Guide for New Students

Resources for First-Year, Transfer, and New to Storrs Students

Welcome to Our Academic Community!

This webpage is for incoming first-year, transfer, and New to Storrs students in the College of Liberal Arts and Sciences (CLAS). By choosing to study in CLAS, you have joined UConn's most diverse academic community, giving you unparalleled flexibility to pursue your interests and explore your world from different viewpoints. Browse this page to learn about our requirements, degree options, opportunities, and resources.

 

Discover the power of a modern liberal arts education

About CLAS Advising

In CLAS, you will have an unequaled opportunity to customize your academic experience—and the resources to guide your journey. Student advising in our College is coordinated by the CLAS Academic Services Center. The Center oversees 25 staff and over 400 faculty who are here to help students in all of the College's academic departments and majors.

Find out more about how to meet with an advisor.

Advising Expectations

Academic advisors are staff or faculty members selected by a department to guide students through their major requirements. In most cases, students are assigned an academic advisor when they declare a major.

A successful and productive advising/mentoring relationship involves collaboration between the advisor/mentor and the student. The advising/mentoring relationship should allow the student to meet academic degree requirements and gain relevant experiences outside of the classroom.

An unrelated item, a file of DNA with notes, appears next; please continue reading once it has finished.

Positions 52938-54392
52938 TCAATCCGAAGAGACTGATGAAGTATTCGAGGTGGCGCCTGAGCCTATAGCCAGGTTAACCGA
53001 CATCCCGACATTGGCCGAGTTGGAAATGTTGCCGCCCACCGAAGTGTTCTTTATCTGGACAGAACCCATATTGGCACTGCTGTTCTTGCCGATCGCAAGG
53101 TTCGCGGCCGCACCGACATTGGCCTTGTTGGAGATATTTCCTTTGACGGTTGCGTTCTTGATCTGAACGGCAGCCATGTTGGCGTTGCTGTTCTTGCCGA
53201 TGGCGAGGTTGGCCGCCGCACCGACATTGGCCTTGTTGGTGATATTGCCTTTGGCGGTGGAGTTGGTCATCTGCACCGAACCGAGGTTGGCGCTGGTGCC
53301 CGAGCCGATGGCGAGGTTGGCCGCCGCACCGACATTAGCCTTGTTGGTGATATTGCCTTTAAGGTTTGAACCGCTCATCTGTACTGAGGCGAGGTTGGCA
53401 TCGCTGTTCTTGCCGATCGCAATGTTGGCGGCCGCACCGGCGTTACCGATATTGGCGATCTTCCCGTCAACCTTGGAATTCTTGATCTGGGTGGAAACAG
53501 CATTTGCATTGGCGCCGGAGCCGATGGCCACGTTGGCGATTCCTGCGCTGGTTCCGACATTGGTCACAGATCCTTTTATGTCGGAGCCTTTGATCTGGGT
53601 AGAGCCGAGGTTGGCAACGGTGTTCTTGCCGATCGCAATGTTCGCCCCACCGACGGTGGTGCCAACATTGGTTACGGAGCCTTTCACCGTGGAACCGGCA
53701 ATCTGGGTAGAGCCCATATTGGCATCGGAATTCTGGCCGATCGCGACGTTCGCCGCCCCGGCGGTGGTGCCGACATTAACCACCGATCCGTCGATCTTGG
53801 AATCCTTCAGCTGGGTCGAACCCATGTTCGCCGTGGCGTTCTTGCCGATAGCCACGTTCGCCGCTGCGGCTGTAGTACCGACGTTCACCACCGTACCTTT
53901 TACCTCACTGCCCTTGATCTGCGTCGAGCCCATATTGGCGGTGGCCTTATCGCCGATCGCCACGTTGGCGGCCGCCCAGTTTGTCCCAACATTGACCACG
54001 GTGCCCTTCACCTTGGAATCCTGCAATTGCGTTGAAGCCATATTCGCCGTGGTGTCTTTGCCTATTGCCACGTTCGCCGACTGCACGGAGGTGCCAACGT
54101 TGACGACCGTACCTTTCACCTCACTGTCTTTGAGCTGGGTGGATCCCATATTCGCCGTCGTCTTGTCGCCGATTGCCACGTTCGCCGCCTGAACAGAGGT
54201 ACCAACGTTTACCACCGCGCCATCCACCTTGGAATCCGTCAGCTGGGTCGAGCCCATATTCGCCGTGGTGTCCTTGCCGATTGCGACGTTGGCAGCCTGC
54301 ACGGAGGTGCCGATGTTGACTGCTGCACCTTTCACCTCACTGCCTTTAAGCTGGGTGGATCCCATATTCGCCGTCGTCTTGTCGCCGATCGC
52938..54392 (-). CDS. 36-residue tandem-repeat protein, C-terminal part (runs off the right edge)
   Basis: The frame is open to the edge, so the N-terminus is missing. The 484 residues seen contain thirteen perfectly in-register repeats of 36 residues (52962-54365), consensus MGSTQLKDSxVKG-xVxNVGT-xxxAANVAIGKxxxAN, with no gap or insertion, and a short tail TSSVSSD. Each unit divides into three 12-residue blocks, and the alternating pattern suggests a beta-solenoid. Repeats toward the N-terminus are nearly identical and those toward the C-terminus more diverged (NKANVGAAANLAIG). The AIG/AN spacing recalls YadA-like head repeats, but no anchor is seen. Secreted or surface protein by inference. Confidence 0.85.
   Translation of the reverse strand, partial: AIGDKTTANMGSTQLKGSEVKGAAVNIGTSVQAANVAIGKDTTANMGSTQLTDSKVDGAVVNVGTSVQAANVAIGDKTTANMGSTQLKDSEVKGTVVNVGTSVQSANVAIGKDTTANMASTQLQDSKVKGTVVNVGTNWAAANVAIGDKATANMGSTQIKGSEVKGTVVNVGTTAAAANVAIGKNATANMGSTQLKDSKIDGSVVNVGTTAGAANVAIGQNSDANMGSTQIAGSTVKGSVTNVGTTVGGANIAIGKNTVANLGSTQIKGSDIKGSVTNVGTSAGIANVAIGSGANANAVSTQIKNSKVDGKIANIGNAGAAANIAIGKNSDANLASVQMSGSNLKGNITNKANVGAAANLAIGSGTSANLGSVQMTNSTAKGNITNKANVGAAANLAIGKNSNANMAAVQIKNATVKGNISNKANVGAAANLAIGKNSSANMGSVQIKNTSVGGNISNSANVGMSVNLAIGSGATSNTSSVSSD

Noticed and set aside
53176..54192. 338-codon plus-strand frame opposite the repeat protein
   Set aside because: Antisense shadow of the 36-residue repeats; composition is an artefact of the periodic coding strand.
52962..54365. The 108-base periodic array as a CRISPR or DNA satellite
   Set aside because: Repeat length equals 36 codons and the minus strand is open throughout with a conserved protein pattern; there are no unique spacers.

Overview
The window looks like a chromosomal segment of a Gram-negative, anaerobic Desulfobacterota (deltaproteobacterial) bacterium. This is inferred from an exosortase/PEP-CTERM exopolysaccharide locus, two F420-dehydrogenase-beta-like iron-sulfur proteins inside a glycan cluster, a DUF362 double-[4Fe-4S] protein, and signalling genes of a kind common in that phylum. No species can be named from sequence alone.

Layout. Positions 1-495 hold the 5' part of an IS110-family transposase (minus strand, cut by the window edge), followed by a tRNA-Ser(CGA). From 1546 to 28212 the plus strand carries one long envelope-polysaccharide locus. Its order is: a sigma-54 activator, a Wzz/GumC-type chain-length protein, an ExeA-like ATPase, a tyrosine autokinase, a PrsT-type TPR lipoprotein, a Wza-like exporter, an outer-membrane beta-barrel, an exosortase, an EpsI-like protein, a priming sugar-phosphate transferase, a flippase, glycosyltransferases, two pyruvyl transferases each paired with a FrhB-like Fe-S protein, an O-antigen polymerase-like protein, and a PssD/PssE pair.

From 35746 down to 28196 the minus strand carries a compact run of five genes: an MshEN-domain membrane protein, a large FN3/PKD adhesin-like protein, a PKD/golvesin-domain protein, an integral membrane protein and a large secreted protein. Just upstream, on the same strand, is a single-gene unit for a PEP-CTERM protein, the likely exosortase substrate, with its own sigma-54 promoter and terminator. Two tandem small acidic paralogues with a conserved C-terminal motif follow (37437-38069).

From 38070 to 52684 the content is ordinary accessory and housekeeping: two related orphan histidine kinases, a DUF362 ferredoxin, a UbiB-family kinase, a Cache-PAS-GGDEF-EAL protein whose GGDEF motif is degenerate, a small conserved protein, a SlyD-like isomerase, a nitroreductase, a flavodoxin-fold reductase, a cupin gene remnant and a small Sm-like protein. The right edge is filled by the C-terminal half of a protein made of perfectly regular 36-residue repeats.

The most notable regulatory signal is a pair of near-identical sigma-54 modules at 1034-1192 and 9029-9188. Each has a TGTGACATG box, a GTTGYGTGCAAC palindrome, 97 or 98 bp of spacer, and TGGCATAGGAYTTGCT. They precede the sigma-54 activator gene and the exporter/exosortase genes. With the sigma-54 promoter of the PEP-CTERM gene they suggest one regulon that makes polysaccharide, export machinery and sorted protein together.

Learn more about the advisor-advisee relationship and how to find your advisor.

Advising at the Storrs and Regional Campuses

Storrs Campus

The primary hub of academic advising for CLAS students on the Storrs campus is the CLAS Academic Services Center. Our staff are professional advisors and administrators who represent CLAS Dean Juli Wade for a variety of undergraduate academic services.

Students can meet with an advisor in the Center through scheduled and drop-in appointments. Students are encouraged to schedule an appointment to see an advisor when dealing with complex issues. Drop-in appointments are available based solely on advisor availability.

Students can also obtain a CLAS dean's signature from a dean's designee in the Center. Students seeking the dean’s signature should schedule an appointment.

Regional Campuses

All regional campus students are assigned an advisor by the Director of Student Services at their campus, who is responsible for coordinating the advising process. View a list of regional campus advising contacts on our about page.

Student Administration System

The Student Administration System (also referred to as StudentAdmin or SA) is an online platform that organizes and distributes student data. It allows students to track progress toward their degree, register for classes, check their finances, and more.

View student guides for using the Student Administration System.

View a list of advising terms and definitions on our student resources page.

Advisement Report

The advisement report is available through the Student Administration System and helps students track their progress towards completing their academic program. It identifies completed and outstanding general education requirements, major requirements, and minor requirements. The advisement report projects ahead, assuming that all courses a student enrolls in will be successfully completed (i.e. a passing grade is earned).

To access this report, log into the Student Administration System:

  • From the Main Menu Self-Service window, select Student Center
  • Under Academics, navigate to Other Academics drop-down menu
  • Select Academic Requirements